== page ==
On top of being a laugh riot, David Caspe’s Happy Endings was a veritable locomotive of progressive ideas. The canceled-too-soon sitcom subverted the genre tropes tied to leading men, leading women, men and women in general, black people, gay people, and relationships of all kinds. So we’re not quite sure where Caspe went wrong with his new series Marry Me, which bursts out the gate with a particularly regressive role for Casey Wilson (sorry, that's Gone Girl star Casey Wilson).
Wilson was dynamite on Happy Endings, and shows the same comic energy in the pilot of her new endeavor. But the material with which Wilson is working here seems like it was ripped from an open mic routine circa 1991. After Wilson’s character Annie comes to the conclusion that her longtime boyfriend Jake (Ken Marino, whose character issues we’ll address as well) is not going to cap their romantic getaway with a proposal, she goes berserk, unleashing a wave of cruel hysterics unto him and all their secretly-within-earshot friends and family members.
But worse than any of this, Annie resorts to proclamations about “every girl want[ing] to get married,” and requests of Jake to “free me while I still have an egg.” (This coming from a woman in her very early 30s.)
The problem is not that that Annie’s qualms are unsympathetic, but that they—the aching desperation to get married and have babies, and the hostile mania that charges her acknowledgment of delays in that plan—are outdated, stereotypical, and just plain lazy. The first, and pretty much only, thing we learn about Wilson’s character in the pilot of Marry Me is that she craves commitment (and attention) and will throw a fit in the absence of either.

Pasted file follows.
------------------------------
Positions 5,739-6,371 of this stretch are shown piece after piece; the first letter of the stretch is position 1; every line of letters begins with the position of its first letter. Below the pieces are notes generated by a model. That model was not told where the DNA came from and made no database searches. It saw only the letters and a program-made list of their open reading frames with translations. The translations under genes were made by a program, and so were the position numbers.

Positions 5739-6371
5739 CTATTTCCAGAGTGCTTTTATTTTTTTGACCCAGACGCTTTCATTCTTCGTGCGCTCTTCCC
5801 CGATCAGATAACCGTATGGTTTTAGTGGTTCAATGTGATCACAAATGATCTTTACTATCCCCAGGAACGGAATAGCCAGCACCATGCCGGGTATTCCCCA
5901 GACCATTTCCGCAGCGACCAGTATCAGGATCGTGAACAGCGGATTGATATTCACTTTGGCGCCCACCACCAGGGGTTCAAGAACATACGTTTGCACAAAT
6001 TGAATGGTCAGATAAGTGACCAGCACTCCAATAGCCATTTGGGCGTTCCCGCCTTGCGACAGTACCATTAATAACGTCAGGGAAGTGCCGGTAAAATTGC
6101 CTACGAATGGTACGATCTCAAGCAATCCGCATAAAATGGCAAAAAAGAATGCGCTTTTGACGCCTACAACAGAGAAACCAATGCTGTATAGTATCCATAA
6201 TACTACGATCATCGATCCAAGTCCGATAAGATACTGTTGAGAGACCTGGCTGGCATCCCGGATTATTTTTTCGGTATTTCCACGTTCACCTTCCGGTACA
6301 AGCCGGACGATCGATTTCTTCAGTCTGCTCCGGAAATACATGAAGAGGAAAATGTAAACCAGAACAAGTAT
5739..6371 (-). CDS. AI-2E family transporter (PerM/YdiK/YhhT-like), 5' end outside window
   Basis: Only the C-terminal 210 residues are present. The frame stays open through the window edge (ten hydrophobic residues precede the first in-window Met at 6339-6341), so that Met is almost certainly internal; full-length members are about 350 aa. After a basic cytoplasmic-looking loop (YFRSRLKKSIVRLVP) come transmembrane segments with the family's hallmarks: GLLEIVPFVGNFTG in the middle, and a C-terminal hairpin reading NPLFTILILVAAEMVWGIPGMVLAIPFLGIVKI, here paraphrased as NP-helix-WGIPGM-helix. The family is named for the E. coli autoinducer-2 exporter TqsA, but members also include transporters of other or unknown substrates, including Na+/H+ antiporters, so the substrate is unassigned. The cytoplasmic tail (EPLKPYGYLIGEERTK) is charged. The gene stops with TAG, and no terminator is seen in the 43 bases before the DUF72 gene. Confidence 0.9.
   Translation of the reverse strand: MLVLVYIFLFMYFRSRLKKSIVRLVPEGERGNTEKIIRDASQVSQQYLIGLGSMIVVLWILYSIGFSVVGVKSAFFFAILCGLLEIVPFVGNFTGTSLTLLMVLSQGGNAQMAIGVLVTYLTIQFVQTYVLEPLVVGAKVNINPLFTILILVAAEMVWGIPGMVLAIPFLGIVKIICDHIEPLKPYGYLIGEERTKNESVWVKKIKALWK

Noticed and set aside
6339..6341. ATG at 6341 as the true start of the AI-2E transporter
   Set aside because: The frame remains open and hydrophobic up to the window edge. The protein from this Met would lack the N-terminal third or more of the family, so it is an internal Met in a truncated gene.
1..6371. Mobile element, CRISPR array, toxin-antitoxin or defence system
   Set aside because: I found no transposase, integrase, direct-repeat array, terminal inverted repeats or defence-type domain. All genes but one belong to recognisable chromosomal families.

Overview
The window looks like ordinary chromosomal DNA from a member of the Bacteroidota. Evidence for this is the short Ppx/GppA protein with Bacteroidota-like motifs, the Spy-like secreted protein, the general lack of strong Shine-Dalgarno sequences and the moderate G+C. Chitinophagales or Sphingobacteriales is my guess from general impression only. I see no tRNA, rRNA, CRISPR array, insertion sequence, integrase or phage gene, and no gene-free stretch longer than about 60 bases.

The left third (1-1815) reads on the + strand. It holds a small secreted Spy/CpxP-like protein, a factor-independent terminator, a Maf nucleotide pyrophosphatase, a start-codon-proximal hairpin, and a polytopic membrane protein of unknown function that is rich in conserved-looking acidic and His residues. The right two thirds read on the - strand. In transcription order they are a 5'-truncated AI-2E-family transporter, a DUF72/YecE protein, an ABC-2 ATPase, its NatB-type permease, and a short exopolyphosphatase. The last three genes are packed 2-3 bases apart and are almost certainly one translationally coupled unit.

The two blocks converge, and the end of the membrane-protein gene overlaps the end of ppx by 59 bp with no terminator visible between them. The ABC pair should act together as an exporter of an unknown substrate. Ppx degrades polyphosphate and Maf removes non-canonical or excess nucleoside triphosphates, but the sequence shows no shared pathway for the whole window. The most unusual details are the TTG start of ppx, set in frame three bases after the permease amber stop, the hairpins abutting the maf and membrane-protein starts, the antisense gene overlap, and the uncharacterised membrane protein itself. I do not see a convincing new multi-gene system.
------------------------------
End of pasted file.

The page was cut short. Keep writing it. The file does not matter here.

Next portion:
It’s the sort of malignant female archetype that lined the lesser sitcoms of the ‘80s and ‘90s—not quite a step up from the subordinate wives of decades prior if you consider the vitriol with which these Gen X ladies seem to have been written. And here we are, 20 years past the expiration date of this tired trope, seeing it unfurl once more.
And from the writer who brought us the terribly clever and modern Happy Endings, no less. Although not as much of a step backward as Wilson’s Annie, Marino’s Jake also feels like a tribute to masculinity from another time. The comedian dials down the hyper-macho act usually reserved for his villainous roles, but not quite enough to render Jake all that likable…or even, in certain instances, non-predatory.
Thinking back to Happy Endings’ lackluster pilot allows for hope. At the dawn of the series, Zachary Knighton’s Dave and Elisha Cuthbert’s Alex bore hardly any trace of the stock character and gender deconstructions they’d come to embody so gallantly. So maybe Marry Me won’t be quite the retread that it seems, but a send-up thereof, evolving from one end of the spectrum to the other over time. Keeping this in mind, we can give Annie and Jake the benefit of the doubt. We’ve got two strong comic forces occupying the lead characters, now all we need are strong characters for them to occupy.